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Indulgences and the Papal Bull


By Michael A. Calabrese

AS I SAT recently in a Hum 5 lecture, Harvard's One True Wise Man eloquently reduced Martin Luther's 95 Theses to anal compuslion. My thoughts scattered as he pushed on to Luther's other obsessions. Luther's essay on The Pagan Servitude of the Church reminded me of the unholy mess the Harvard Corporation has made of the Engelhard Library controversy. The Capitalist Servitude of the University was pointed out clearly last semester by Southern Africa Solidarity Committee (SASC) member Joe Schwartz, who said: "The church stopped selling indulgences in the Middle Ages, but the Harvard Corporation wants to ressurect that practice."

While the Harvard community calls for divestiture, the Corporation encourages investiture. If the corporate curia surrounding Pope Derek arrogantly ignores the student demand to stop peddling immortality for money, it only invites students to nail their theses on Johnston Gate instead of meekly relegating their efforts to the pits of Pusey.

"Indeed, this monstrous state of affairs arose at a time when, contrary to Christian love, we began, in our folly, to pursue worldly wealth," Luther wrote a century before his pilgrim Protestants founded Harvard. This monstrous state of affairs at Harvard arose again as the Corporation in its folly began to pursue monthly dividends ahead of veritas.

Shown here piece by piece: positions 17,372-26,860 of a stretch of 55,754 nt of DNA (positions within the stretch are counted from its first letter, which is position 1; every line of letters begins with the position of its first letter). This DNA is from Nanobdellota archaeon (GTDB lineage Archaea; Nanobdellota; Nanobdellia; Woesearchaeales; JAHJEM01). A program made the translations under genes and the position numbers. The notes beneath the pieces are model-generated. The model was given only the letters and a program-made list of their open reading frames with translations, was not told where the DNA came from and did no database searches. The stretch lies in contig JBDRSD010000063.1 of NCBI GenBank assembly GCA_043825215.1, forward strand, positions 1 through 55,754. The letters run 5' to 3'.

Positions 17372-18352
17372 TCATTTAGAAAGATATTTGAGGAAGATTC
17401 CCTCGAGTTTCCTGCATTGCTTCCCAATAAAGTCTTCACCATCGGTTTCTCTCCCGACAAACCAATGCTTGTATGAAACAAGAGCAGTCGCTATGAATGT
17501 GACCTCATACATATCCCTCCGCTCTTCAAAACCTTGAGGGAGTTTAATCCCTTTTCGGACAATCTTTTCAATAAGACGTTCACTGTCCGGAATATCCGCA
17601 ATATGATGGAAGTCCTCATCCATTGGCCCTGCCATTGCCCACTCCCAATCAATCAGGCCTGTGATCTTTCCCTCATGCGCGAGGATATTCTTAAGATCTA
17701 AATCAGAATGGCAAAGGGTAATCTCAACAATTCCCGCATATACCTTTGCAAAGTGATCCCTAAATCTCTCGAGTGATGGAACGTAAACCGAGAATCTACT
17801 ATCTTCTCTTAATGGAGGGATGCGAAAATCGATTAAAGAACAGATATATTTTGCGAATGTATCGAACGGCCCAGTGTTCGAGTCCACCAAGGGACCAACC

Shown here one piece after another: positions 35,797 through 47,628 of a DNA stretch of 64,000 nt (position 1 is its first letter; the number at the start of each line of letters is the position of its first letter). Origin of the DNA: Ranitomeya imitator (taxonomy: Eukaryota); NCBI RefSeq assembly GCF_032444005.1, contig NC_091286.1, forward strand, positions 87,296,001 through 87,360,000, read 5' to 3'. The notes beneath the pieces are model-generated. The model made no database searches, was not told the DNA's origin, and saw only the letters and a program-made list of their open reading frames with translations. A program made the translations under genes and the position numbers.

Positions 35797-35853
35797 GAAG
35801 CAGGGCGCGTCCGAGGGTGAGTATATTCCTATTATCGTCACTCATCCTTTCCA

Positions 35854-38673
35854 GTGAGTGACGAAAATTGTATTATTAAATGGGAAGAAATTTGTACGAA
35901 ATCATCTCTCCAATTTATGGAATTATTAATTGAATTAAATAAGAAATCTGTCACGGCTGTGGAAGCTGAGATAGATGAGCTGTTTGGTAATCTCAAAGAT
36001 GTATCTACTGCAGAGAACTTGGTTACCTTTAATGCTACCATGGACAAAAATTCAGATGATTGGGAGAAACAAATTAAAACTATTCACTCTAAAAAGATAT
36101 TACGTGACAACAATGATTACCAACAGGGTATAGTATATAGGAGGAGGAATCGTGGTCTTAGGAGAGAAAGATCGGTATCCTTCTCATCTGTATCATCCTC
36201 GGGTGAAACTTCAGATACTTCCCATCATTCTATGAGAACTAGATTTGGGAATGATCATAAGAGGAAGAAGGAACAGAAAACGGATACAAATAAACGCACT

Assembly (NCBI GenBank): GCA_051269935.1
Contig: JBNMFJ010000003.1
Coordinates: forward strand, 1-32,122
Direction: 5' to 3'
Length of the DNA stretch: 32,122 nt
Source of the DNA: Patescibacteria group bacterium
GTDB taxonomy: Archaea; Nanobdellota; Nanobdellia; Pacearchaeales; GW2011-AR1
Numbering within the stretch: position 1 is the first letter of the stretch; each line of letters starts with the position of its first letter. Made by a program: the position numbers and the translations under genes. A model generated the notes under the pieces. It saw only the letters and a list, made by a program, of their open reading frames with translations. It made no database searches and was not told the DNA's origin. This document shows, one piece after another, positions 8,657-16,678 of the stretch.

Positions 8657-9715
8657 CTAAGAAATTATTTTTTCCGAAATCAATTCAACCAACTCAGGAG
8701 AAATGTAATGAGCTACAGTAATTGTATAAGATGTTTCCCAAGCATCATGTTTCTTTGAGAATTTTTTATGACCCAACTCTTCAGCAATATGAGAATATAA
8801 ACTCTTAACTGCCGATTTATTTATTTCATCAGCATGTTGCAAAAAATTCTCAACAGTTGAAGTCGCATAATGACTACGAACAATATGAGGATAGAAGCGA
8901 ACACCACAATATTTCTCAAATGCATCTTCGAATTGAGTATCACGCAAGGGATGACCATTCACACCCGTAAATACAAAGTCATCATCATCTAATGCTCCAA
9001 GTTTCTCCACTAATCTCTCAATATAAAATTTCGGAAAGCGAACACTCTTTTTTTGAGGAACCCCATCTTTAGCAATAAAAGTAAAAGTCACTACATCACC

The Corporation has expounded two primary reasons for its refusal to change the name of the Engelhard Library and for its reluctance to make a general policy regarding gift-giving.

First, as Daniel Steiner '54, University counsel, argues, reneging on the Engelhard contract ex post facto would not only "impugn the good motives of the Engelhard Foundation," but would be poor "donor relations." Who would be willing to donate money if they knew the University would investigate the morality of their lives? President Bok said last month, "This type of thing should not be done ad hoc." This argument seems reasonable. Though it does not absolve Harvard's guilt for naming the library after Engelhard in the first place, it does, as Bok implies, point to the need for a general policy that would apply to all donors.

Secondly, although Steiner admits it "would be an obscenity to name a Hitler Chair of Jewish Studies," and the University did publicly refuse a $1000 present from a Nazi party official in 1934, "once you move past the extremes, however, it becomes very difficult to judge."

Thirdly, in our society, it is generally understood that the quid pro quo for philanthropy is immortality. Furthermore, Steiner asserts, the University considers these commemorations as bestowing gratitude, not honor. A two-volume, 1000-page book entitled The Endowment Funds of Harvard University lists thousands of funds, big or small, that were automatically named after the man with the money, good or evil.